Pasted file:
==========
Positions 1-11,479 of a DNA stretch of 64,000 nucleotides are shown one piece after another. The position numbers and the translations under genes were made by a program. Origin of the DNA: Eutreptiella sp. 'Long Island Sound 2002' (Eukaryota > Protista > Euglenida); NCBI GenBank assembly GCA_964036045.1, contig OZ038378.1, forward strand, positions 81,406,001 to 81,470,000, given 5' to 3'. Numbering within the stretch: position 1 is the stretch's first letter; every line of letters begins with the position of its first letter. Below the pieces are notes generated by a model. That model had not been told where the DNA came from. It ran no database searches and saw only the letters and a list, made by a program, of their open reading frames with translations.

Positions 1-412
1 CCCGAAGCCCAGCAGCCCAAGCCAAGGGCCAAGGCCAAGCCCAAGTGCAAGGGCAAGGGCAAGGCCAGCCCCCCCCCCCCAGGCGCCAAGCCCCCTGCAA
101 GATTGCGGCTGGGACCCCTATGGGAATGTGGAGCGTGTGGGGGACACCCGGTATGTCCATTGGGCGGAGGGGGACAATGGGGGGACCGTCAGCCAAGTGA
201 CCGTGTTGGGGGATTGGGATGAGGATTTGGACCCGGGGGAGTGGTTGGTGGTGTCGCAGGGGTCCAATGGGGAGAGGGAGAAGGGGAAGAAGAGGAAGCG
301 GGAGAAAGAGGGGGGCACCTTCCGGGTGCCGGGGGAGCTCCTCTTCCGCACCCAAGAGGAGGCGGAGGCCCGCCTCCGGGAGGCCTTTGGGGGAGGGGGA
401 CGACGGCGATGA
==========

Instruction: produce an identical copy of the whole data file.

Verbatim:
Positions 1-11,479 of a DNA stretch of 64,000 nucleotides are shown one piece after another. The position numbers and the translations under genes were made by a program. Origin of the DNA: Eutreptiella sp. 'Long Island Sound 2002' (Eukaryota > Protista > Euglenida); NCBI GenBank assembly GCA_964036045.1, contig OZ038378.1, forward strand, positions 81,406,001 to 81,470,000, given 5' to 3'. Numbering within the stretch: position 1 is the stretch's first letter; every line of letters begins with the position of its first letter. Below the pieces are notes generated by a model. That model had not been told where the DNA came from. It ran no database searches and saw only the letters and a list, made by a program, of their open reading frames with translations.

Positions 1-412
1 CCCGAAGCCCAGCAGCCCAAGCCAAGGGCCAAGGCCAAGCCCAAGTGCAAGGGCAAGGGCAAGGCCAGCCCCCCCCCCCCAGGCGCCAAGCCCCCTGCAA
101 GATTGCGGCTGGGACCCCTATGGGAATGTGGAGCGTGTGGGGGACACCCGGTATGTCCATTGGGCGGAGGGGGACAATGGGGGGACCGTCAGCCAAGTGA
201 CCGTGTTGGGGGATTGGGATGAGGATTTGGACCCGGGGGAGTGGTTGGTGGTGTCGCAGGGGTCCAATGGGGAGAGGGAGAAGGGGAAGAAGAGGAAGCG
301 GGAGAAAGAGGGGGGCACCTTCCGGGTGCCGGGGGAGCTCCTCTTCCGCACCCAAGAGGAGGCGGAGGCCCGCCTCCGGGAGGCCTTTGGGGGAGGGGGA
401 CGACGGCGATGA